The calculation of Otrouting described inincludes providing an estimate of the net evaporation flux Evtrouting (div) for each division. In addition it was mentioned in that a net evaporation flux Evtstorage is also calculated for the weir pool after the storage table is updated. However, these two kinds of estimate are calculated independently and need to be combined into a single figure for each division, reflecting the relative proportions of weir storage volume and pure routing volume that make up the total for that division. This is done is by a procedure that loops through the divisions, starting from the most downstream one and working up to the most upstream one, and derives a suitable evaporation figure for each division in turn. The following paragraphs outline the procedure, suppressing some details.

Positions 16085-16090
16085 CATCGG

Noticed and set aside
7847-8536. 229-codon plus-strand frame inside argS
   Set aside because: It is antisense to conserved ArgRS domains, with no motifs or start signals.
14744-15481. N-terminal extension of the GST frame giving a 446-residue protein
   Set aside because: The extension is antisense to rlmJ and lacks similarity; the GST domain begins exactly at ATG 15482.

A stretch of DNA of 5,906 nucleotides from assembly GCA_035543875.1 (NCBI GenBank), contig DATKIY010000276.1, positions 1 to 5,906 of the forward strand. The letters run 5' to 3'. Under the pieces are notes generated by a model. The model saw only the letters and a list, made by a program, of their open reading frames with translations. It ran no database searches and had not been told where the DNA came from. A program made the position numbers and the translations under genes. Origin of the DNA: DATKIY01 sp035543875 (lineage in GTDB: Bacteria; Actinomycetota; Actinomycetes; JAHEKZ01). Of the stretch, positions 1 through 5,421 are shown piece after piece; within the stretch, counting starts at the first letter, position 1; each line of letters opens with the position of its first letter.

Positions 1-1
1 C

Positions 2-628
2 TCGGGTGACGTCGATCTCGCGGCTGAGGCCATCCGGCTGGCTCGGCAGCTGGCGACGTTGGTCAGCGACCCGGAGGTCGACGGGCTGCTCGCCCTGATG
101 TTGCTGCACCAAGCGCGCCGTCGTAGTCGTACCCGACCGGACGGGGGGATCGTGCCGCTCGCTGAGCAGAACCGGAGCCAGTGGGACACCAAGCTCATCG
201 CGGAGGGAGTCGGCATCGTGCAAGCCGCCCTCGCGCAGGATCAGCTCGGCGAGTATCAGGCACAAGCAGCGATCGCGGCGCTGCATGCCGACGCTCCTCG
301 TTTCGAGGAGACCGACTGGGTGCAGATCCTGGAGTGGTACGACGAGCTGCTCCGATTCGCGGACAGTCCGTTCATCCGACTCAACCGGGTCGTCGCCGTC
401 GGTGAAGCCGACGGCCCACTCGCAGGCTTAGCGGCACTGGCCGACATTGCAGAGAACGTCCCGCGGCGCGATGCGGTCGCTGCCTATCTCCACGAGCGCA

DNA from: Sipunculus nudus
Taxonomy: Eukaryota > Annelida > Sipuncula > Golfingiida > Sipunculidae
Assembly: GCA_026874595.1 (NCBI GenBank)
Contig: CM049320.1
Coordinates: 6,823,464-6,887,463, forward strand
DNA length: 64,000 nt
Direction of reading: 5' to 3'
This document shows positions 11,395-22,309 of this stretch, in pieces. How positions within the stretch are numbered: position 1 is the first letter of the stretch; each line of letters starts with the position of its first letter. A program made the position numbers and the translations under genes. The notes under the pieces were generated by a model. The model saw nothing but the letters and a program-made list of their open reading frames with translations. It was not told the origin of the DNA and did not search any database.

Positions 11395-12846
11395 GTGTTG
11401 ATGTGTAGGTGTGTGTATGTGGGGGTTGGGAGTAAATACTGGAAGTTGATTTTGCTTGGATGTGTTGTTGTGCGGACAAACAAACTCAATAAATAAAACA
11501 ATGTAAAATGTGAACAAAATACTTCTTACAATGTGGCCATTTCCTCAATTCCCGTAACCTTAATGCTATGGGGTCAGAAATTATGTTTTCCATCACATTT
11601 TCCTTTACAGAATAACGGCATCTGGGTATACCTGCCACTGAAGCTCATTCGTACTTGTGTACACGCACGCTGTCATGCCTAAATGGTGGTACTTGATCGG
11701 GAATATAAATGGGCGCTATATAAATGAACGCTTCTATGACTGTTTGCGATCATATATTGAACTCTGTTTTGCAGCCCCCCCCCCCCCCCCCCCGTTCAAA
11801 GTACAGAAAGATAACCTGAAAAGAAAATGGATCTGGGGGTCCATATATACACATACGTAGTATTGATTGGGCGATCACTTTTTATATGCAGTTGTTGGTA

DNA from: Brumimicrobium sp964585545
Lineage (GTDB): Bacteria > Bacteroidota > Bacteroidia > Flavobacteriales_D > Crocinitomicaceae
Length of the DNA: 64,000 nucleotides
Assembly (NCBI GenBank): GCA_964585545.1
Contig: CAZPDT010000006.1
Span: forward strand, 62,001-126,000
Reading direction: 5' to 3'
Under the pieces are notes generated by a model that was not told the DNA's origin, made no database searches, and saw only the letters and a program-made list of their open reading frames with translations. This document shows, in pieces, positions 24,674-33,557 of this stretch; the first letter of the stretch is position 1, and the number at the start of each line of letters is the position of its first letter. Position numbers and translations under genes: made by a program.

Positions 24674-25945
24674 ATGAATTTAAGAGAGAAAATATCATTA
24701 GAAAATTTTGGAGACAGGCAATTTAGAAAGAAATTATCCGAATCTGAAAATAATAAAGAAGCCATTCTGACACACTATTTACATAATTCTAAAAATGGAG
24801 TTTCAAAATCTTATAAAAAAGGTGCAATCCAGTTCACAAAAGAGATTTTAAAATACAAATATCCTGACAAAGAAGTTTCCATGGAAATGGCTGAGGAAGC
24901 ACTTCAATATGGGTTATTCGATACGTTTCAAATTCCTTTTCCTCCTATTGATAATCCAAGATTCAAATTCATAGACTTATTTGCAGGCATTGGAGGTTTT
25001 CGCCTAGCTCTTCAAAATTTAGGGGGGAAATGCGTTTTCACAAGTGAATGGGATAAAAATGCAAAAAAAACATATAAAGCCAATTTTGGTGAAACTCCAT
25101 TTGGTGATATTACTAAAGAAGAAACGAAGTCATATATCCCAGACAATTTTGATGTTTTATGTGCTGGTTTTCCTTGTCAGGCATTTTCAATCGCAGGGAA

For each division the relative contributions of Evtrouting (div) and Evtstorage are initially assigned as follows, depending on where the point W (where the wedge meets the routing channel) is situated in relation to the division. There are three cases:
The rules just described assign an initial value to the net evaporation flux. However, before processing the next division certain adjustments are made to the wedge volume Vtwedge to ensure that the net evaporation flux just calculated does not deviate too much from the initial routing estimate. These are then carried forward into the next step of the processing and the corresponding total volume Vt(div) in the division is stored.
At the end of the iterative procedure, the figure upstreamVolprevious can be calculated. First add the stored values Vt(div) from each division:
ndiv is the number of divisions.
Then, using the weir pool volume Vpool calculated in, we set:
Calculating inflow from upstream flows (Part 2)
Now that the values of upstreamVolcurrent and upstreamVolprevious have been calculated, inand respectively, we can now substitute these values in equation Equation 173 and derive an expression for the inflow Itweir into the weir in the current time step.